This is an email from Words to the Fearless, a newsletter by Fearless She Wrote.
A March Summary from Fearless She Wrote
Hello to all of our Fearless readers and writers!
First and foremost, we want to wish you happiness and health in this very tumultuous time. We know that the month of March was globally a month of stress and anxiety, and it doesn’t appear that our social distancing practices can lessen during the month of April.
First, we want to acknowledge the fear and angst that’s currently serving as the collective societal mood. While our plan is to make this newsletter overarchingly positive, we also don’t want to pretend that everything is okay. Everything isn’t okay — and no one is alone in feeling this way.
We’d like to gently remind you to be kind to yourselves during this time. For many of us, we’re putting a lot of pressure on ourselves to be “productive” now that we’re at home — but sometimes, productivity just looks like getting out of bed in the morning and putting on clothes. Sometimes, that’s a win. And that’s okay.
But, because everyone is at home, we decided to compile lists of the ways we’re passing the days in quarantine. Below, you’ll see some of the different shows, books, and apps we’ve been having fun with while sitting on our couches.
So, let’s get to it.
Tiger King (Netflix)
All we can say about this one is what the hell? We binged it, and days later, we’re still scratching our heads. This documentary tells the story of big cat collector Joseph Maldonado-Passage, a.k.a. Joe Exotic, and his rivalry with big cat conservationist Carole Baskin. This series includes bleach-blonde mullets, amateur country music videos, condoms with Joe’s face on them, an unfortunate presidential campaign, and a murder-for-hire plot. When you finish the series, you’ll probably feel a bit befuddled, but you won’t be bored while watching it.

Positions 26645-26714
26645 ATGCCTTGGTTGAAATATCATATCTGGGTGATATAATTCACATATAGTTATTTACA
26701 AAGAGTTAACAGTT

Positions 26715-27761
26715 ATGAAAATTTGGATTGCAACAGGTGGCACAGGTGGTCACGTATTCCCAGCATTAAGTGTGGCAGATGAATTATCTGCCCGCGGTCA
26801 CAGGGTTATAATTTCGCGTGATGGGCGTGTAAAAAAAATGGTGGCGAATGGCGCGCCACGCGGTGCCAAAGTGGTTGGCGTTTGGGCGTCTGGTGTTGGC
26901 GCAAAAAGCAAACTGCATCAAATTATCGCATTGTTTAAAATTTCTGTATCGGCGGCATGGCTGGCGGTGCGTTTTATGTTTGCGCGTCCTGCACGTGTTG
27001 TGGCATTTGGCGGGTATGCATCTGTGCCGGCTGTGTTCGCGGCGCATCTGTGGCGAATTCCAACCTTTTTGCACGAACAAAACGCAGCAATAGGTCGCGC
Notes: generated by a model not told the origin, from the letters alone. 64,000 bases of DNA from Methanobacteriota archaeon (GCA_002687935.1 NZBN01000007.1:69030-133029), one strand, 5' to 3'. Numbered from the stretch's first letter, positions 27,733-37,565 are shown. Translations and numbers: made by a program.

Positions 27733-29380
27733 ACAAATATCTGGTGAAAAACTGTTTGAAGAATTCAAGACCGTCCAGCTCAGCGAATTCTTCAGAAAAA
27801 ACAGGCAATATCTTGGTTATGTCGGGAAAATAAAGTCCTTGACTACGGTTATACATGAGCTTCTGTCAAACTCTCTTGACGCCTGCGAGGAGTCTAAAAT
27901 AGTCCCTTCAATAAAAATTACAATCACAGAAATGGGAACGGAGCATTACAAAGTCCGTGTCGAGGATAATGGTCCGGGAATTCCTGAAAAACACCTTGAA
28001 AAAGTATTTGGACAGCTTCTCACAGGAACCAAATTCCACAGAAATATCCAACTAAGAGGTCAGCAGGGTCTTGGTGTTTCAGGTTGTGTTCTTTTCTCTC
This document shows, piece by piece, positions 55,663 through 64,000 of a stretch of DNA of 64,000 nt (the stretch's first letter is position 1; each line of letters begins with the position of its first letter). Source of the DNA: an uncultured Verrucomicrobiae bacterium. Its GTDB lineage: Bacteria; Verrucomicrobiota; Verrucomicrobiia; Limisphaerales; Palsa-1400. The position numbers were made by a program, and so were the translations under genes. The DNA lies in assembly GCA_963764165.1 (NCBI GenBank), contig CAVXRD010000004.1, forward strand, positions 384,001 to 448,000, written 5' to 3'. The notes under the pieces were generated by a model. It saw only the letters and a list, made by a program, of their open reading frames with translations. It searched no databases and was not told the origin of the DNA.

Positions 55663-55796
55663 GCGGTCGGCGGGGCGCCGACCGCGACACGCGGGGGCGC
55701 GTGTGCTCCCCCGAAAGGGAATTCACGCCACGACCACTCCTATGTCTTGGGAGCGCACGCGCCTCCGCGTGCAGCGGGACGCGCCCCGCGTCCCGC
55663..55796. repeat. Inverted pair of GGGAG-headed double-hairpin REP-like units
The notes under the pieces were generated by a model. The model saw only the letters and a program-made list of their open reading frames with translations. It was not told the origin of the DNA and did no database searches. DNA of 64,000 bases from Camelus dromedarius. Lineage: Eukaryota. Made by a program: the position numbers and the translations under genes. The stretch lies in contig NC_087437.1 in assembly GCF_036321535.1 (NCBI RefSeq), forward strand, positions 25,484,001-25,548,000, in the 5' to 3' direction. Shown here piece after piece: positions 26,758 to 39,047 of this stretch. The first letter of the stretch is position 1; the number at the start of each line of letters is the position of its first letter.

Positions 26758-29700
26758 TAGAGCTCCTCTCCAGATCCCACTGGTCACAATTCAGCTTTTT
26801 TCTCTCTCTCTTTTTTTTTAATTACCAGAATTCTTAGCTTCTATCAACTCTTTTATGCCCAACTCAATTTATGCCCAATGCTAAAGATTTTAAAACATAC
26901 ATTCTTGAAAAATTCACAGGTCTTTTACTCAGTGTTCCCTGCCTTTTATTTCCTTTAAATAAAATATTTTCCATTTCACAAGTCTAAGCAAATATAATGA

Killing Eve (Hulu)
Starring Sandra Oh as a British intelligence investigator and Jodie Comer as a psychopathic assassin, this series takes us through a game of cat-and-mouse as both characters develop a mutual obsession with one another. Just who is chasing who becomes muddled as the series progresses, and it keeps the audience engaged. Further, it’s full of action and badass women.
Fleabag (Amazon Prime)
Phoebe Waller-Bridge stars in this series as a free-spirited, sex-positive Londoner — who is also angry, confused, and trying to overcome personal grief. It’s a witty and relatable series, comedic while also heartfelt.
Phoebe Waller-Bridge also worked on Killing Eve; she’s a brilliant woman with bottomless talent, and she deserves more than this brief shoutout.
Little Fires Everywhere (Hulu)
Based on the novel of the same name by Celeste Ng, and starring Kerry Washington and Reese Witherspoon, this series explores motherhood, privilege, identity, and race, as two families become intertwined in the suburbs of Cleveland. We won’t go into more detail than that, but suffice it to say that Washington and Witherspoon are a mind-blowing power couple. When their forces combine, there’s little they can’t accomplish.
The Girl With the Louding Voice, by Abi Dare